Agile at Scale: 7+7 Practices for Enterprise Agility

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Summary:

Part II of II - Seven Additional Practices For Enterprise Agility

In part I of this Article, we noted that the benefits of agile software methods, including faster time to market, better responsiveness to changing customer needs and higher quality are undeniable to those who have mastered these practices. However, these practices have been developed and refined in circumstances characterized by small, co-located teams with ready access to a customer. Can enterprises building applications that require hundreds of distributed team members benefit from these practices, or are they forever doomed to large, late, stage-gate and waterfall-like results?

Indeed, many larger enterprises have demonstrated that they can benefit from application of agile principles. In Part I of this article, we described seven best practices of agility that natively scale to the enterprise level: Iteration foundation, the definebuildtest component team, smaller and more frequent releases, two-level planning, concurrent testing, continuous integration, and regular reflection and adaptation. In {sidebar id=1} Part II, we'll describe an additional set of seven organizational best practices that a company can master to achieve even more of the benefits of software agility, especially for large distributed teams.

Seven Agile Enterprise Practices: Scaling Agile Across Large and Distributed Teams
The seven team practices alone do not fully address all the issues necessary to achieve software agility at enterprise scale. Achieving that requires work in seven additional areas:

1) Intentional architecture. For small, agile teams that can define, develop, and deliver a product or application that does not require much coordination with other components, products, or systems, the basic agile methods will produce excellent results. But what happens when these teams must coordinate their activity as their components integrate into subsystems which in turn, integrate into larger systems? Moreover, refactoring of these larger scale systems may not be an option as many hundreds of person-years have been invested and the system is already deployed to tens of thousands of users. For these systems, the agile component teams have to operate within the context of an intentional architecture , which typically has two key characteristics: 1) it is component-based, each component of which can be developed as independently as possible and yet conforms to a set of purposeful, systemically defined interfaces; and 2) the components themselves are well-aligned with the teams' distribution so that the individual teams can work as autonomously as possible. (If this is not the case, it is likely that the teams will have to be realigned thereto!).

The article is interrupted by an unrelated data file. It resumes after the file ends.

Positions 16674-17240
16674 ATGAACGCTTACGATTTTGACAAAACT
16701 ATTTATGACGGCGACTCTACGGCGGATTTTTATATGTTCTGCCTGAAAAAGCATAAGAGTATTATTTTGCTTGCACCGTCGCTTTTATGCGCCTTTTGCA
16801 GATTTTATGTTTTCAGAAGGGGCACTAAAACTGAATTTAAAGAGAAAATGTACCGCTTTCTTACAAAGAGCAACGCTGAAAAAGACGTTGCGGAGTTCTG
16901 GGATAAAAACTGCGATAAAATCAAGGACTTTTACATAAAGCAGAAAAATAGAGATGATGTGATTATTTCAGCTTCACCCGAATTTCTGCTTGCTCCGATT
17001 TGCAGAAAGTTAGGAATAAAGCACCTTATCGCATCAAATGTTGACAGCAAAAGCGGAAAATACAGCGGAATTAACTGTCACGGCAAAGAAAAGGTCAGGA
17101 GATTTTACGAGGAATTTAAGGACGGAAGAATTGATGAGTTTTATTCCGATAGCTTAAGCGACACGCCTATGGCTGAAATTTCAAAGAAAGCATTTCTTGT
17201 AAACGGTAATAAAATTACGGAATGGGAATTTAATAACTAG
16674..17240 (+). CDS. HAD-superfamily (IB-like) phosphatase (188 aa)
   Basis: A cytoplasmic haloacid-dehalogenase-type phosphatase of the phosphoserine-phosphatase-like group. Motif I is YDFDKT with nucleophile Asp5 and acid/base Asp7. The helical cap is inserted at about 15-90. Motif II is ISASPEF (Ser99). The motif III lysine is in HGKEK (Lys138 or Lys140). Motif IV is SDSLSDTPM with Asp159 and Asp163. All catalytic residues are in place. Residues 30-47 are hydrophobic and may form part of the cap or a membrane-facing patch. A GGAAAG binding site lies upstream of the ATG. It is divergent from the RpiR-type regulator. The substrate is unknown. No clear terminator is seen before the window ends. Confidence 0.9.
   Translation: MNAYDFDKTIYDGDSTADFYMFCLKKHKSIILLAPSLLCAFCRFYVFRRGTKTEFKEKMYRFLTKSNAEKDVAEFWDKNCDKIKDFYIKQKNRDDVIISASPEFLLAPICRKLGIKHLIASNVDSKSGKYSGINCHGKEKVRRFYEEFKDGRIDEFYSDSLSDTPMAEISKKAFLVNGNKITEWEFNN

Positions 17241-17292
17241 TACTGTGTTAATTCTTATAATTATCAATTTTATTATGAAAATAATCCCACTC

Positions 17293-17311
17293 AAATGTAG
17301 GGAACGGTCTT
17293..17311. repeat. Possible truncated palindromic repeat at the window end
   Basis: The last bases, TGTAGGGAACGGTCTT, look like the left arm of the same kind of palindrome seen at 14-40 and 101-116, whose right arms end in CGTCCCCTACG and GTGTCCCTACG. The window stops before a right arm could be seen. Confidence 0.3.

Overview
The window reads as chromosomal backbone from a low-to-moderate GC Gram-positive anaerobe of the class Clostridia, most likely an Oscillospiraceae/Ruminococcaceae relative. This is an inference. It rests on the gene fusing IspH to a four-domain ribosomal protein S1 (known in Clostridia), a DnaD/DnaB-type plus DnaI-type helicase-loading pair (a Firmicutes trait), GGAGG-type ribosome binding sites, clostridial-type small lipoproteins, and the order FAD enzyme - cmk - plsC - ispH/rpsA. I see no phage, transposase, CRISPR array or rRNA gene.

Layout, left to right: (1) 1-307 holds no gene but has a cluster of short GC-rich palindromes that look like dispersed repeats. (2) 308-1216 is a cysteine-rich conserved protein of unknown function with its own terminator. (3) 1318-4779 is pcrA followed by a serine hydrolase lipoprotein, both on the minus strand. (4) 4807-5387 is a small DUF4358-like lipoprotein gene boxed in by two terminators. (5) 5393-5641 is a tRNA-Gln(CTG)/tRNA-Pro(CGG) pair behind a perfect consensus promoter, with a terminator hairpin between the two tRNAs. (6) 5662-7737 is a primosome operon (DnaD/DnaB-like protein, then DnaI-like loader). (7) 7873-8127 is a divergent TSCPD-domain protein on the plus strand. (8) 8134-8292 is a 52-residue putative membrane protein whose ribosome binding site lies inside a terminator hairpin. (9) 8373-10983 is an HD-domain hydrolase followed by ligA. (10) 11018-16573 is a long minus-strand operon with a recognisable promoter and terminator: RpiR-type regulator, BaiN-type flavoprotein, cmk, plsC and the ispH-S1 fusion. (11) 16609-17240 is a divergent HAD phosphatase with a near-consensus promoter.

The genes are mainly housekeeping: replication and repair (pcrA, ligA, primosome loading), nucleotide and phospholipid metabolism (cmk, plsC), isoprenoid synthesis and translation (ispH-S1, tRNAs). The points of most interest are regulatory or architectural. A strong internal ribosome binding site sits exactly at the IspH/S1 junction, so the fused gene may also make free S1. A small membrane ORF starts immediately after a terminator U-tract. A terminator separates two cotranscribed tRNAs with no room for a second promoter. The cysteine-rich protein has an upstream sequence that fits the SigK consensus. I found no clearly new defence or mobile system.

2. Lean requirements at scale: vision, road map and just-in-time elaboration . The most agile teams use their ability to code quickly and efficiently as a requirements discovery process and avoid the overhead of formal specifications. This can work effectively as a small team can write and rewrite code at a rate faster than many organizations can attempt to determine and codify their customer requirements anyway! At scale, however, the challenge changes and certain requirements, such as those that define the performance, reliability and scalability of the system, must be understood by all teams, and relatively early on. And yet, this must be done while the investment in early requirements definition is substantially reduced. To this end, a number of larger-scale agile teams have converged on a lean requirements pattern that has three main elements: avision, a roadmap, and just-in-time requirements elaboration.

The vision carries the common objectives for the teams and serves as a container for key non-functional requirements that must be imposed on the system as a whole. The roadmap illustrates, in very broad-brush strokes, how that vision is to be implemented over time in accordance with a prioritized backlog. Just-in-time requirements elaboration defers specific requirements expression until the "last responsible moment," eliminating the waste and scrap of overly detailed, SRS-like (software requirements specifications) documents that are never implemented do to changes in scope and direction of the project over time.

3. Systems of systems and the agile release train . Simply put, agile teams create more product more quickly and coordinating delivery of these products to the market becomes an enterprise challenge. The principles of lean manufacturing and lean and concurrent product development drive many aspects of agility. They also drive teams to the

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